BLTC Press Titles

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The Secret Doctrine, Volume II Anthropogenesis

H. P. Blavatsky

Theory of Colours

Johann Wolfgang von Goethe

Vanity Fair

William Thackery

Some Experiences of an Irish R. M.

Edith Somerville and Martin Ross

History of the reformation in Germany

by Leopold von Ranke


1 Latin and Teutonic Nations, translation, p. 6.
3 History of England, translation, vol. v., p. 428.

3 Cf. Ranke's Zur Kritik neuerer Geschichtschreiber, which forms the Appendix to his Geschichte der Romanischen und Germanischen Volker—a work which has unfortunately not yet been translated into English.


close of the fifteenth century that the nations of Europe first definitely realized in the Italian wars the fundamental unity which underlay their common civilization, a civilization which was in all cases founded on a fusion of Romanic and German elements. Ranke first set himself to demonstrate this fundamental unity, but the complexity of his task and the ever-increasing mass of material led him to abandon the attempt, after having brought his sketch up to the year 1518. Henceforth he devoted himself to the study of separate countries, chiefly, however, in the centuries of his original choice. The side which most attracted him was the religious movement, so far, at least, as this was interwoven with political issues. Thus most of his writings1 aim at tracing the special form taken in each country by the great movement of the Reformation. In the volume before us it is with the relations of Church and State in Germany that he is mainly interested. His purpose is to show that just as the mediaeval history of Germany had turned upon the contest between the Empire and the Papacy, so that of the sixteenth century centred round the struggle between Catholicism and Protestantism. Though he does not deny the influence of personal character on the development of the plot, he insists more especially on the effect of the German Constitution and of the Empire, both the products of past history, upon the course of the Reformation in that country. According to his method, he seeks for the interpretation of events chiefly in the despatches of ambassadors, and in the political correspondence of contemporary statesmen, while somewhat neglecting the faiths and aspirations expressed in the general literature of the age.

This limitation of the scope of history is less apparent in the work before us than in others, but for all that "The History of the Reformation in Germany " may be said to present a somewhat external picture of the times.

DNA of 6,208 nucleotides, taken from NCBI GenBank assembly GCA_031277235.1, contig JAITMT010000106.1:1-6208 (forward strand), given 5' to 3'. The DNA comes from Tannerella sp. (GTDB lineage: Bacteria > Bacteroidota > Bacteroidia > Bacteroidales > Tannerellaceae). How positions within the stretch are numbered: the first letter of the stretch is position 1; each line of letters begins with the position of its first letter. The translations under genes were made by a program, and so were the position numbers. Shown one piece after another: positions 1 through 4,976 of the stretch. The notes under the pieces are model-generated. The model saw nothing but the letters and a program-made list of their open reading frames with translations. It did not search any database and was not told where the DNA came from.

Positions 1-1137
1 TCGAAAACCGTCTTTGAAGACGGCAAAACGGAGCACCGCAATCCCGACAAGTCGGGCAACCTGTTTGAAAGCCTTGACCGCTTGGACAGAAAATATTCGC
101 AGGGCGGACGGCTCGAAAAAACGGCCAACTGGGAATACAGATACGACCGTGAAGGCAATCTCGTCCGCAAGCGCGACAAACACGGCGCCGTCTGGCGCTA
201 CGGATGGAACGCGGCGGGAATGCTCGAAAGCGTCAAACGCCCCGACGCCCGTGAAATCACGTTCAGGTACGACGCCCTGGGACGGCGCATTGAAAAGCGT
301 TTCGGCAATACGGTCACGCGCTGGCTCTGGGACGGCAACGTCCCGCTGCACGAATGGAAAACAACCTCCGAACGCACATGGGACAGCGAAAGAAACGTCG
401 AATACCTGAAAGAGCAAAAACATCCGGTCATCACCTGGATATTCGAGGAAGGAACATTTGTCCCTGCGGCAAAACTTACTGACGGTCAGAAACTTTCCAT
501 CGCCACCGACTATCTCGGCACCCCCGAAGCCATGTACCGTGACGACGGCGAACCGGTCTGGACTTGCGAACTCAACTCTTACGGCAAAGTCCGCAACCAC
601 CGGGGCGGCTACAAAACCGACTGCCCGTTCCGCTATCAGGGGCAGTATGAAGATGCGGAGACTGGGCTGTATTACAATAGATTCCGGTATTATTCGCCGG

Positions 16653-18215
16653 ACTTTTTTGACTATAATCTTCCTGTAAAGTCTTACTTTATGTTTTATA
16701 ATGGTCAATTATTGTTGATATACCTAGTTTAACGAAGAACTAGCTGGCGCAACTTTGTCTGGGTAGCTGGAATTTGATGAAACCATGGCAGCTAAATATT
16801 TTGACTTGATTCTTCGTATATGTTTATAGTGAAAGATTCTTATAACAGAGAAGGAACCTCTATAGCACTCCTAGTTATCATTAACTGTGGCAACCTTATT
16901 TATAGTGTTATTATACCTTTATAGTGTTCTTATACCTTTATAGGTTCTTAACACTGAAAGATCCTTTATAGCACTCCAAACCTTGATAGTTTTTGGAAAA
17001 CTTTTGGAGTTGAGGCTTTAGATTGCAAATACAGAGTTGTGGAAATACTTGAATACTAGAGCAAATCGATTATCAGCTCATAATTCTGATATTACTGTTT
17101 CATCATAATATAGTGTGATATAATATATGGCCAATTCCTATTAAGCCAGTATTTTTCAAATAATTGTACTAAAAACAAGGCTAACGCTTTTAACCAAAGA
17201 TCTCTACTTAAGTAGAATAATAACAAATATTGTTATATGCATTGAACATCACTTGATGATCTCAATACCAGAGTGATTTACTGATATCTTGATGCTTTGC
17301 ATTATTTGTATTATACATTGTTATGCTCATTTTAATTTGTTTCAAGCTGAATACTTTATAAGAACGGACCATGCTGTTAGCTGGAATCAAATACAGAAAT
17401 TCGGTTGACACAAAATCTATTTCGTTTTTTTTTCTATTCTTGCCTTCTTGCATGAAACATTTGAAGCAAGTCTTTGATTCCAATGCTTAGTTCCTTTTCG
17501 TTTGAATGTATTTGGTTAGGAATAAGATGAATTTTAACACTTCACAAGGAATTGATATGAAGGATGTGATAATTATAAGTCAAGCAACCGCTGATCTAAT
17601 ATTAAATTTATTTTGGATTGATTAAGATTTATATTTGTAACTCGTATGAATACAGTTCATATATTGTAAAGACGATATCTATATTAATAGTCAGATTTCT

Our author investigates the causes of events, but the feelings of the victorious and of the oppressed, or the economic or social side of history, he passes by with scant attention. Yet it may fairly be claimed that the history of a nation at any time, and above all at such a period of intellectual and social as well as spiritual upheaval as this which he has under review, to be altogether intelligible, should not be limited to war,

1 The most important are:

History of the Latin and Teutonic Nations, translated by Ash worth.
History of the Popes, translated by S. Austin.

Memoirs of the House of Brandenburg during the 16th and 17th Centuries, translated by Sir A. and Lady Duff-Gordon.

History of England, principally in the 17th Century, translated by several hands.

Civil Wars and Monarchy in France in the 16th and 17th Centuries, translated by M. A. Garvey.

diplomacy, and government, but should cover the whole field of human thought and action, and even, we may add, of sentiment.

Ranke has been called a lyrical writer of history. "His point of view is not that of the narrative, but of reflection on the narrative. ... It is not his purpose first to make us acquainted with the subject, as is usually the intention of historical writers. He assumes such acquaintance . . . and adds to it only the last touches of colour, often in quite unexpected places."1

"He draws in broad outlines, and then fills up the details. 'I have made,' he says, 'this attempt to represent the general through the particular, directly, and without multiplicity of detail.' The truth of the picture, no doubt, depends upon the discrimination and honesty with which the choice of details is made."2

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